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COVID-19 Isolation and Quarantine

CDC guidance for isolation and quarantine has changed. The new guidance is meant to reduce the impact on critical infrastructure and staffing while reducing the spread of COVID-19. Learn more about why CDC updated their guidance.

The new CDC guidance below does apply to school settings but some additional guidance applies. See CDC’s Overview of Quarantine Guidance for K-12 Schools.

If you test positive for or have symptoms of COVID-19:

  • Isolate away from others in your household. See detailed guidance below.
  • Reach out to people you were close to in the 2 days before you had symptoms or tested positive.
  • Treat symptoms like any other respiratory virus such as the flu.
  • Seek help for emergency warning signs such as trouble breathing, persistent chest pain, and other serious medical issues. 
  • Do NOT go to the emergency room for testing.

If you are a close contact of someone who has COVID-19:

  • Quarantine away from others. See detailed guidance below.
  • Get tested 5 days after your last contact with the person, or sooner if you develop symptoms. Testing too early may not detect the virus even if you are infected. 
  • Do NOT go to the emergency room for testing. 
  • You may not have to quarantine if you are fully vaccinated or have recently recovered from a COVID infection; see below for additional quarantine guidance.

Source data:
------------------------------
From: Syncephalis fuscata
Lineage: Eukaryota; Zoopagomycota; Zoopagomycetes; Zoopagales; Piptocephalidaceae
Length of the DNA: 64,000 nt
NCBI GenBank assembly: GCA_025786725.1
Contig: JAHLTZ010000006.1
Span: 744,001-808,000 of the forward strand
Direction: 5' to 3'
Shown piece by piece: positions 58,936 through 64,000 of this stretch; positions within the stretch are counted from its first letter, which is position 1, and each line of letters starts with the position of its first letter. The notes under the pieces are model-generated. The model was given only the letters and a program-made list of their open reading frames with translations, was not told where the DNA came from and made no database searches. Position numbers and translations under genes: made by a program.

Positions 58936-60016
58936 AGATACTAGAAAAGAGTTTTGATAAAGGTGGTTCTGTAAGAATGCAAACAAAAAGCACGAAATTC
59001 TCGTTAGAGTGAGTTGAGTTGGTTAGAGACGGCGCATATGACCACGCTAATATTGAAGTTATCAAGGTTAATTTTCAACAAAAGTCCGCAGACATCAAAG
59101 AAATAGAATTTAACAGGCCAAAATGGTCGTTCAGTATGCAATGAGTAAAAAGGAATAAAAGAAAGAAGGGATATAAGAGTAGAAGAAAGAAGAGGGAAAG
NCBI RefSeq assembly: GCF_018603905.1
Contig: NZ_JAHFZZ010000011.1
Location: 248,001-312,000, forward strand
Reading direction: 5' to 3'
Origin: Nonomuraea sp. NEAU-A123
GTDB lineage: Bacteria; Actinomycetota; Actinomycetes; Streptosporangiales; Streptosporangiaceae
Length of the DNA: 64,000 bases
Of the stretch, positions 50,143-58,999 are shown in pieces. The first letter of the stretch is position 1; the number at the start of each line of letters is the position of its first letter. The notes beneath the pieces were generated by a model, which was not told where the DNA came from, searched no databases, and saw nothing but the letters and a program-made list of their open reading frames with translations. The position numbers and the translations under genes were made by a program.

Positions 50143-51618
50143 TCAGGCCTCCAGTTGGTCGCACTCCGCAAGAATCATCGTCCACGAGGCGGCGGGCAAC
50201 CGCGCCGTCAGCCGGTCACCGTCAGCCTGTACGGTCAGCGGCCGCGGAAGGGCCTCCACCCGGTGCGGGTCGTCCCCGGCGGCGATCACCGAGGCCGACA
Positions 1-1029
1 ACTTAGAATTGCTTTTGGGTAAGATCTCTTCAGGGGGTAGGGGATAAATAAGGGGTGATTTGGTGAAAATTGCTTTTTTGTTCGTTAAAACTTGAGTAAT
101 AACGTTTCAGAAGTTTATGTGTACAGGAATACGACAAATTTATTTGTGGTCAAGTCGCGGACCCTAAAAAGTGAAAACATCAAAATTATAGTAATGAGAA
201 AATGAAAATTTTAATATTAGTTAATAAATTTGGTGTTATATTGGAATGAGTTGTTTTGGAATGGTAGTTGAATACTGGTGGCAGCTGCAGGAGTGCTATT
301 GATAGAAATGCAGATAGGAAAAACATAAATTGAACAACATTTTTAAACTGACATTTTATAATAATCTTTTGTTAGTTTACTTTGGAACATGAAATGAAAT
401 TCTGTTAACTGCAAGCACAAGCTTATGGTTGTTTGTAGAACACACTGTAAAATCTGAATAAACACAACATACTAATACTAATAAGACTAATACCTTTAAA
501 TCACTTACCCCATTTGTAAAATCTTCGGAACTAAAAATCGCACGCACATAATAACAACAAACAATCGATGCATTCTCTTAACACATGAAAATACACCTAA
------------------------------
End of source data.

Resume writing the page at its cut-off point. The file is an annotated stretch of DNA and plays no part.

Quarantine and isolation are critical tools for reducing the spread of COVID-19. The new, shortened quarantine and isolation rules are dependent on people wearing well-fitting masks correctly.

For Maryland Department of Health resources:

Isolation – Detailed guidance

You isolate when you have suspected COVID-19 or test positive for COVID-19, even if you don’t have symptoms and even if you are vaccinated. Isolating helps prevent COVID-19 from spreading to others. Isolate if you:

  • Have a positive viral test for COVID-19, even if you don’t have symptoms. This includes at-home tests.
  • If you have symptoms of COVID-19 and you are waiting for test results or have not been tested. Isolate even if you do not know if you have been in close contact with someone with COVID-19.

What to do:

  • Monitor your symptoms. If you have an emergency warning sign (including trouble breathing), seek emergency medical care immediately.
  • Stay in a separate room from other household members, if possible.
  • Use a separate bathroom, if possible.
  • Improve ventilation at home, if possible.
  • Avoid contact with other members of the household and pets.
  • Don’t share personal household items, like cups, towels, and utensils.
  • Wear a well-fitting mask when you need to be around other people.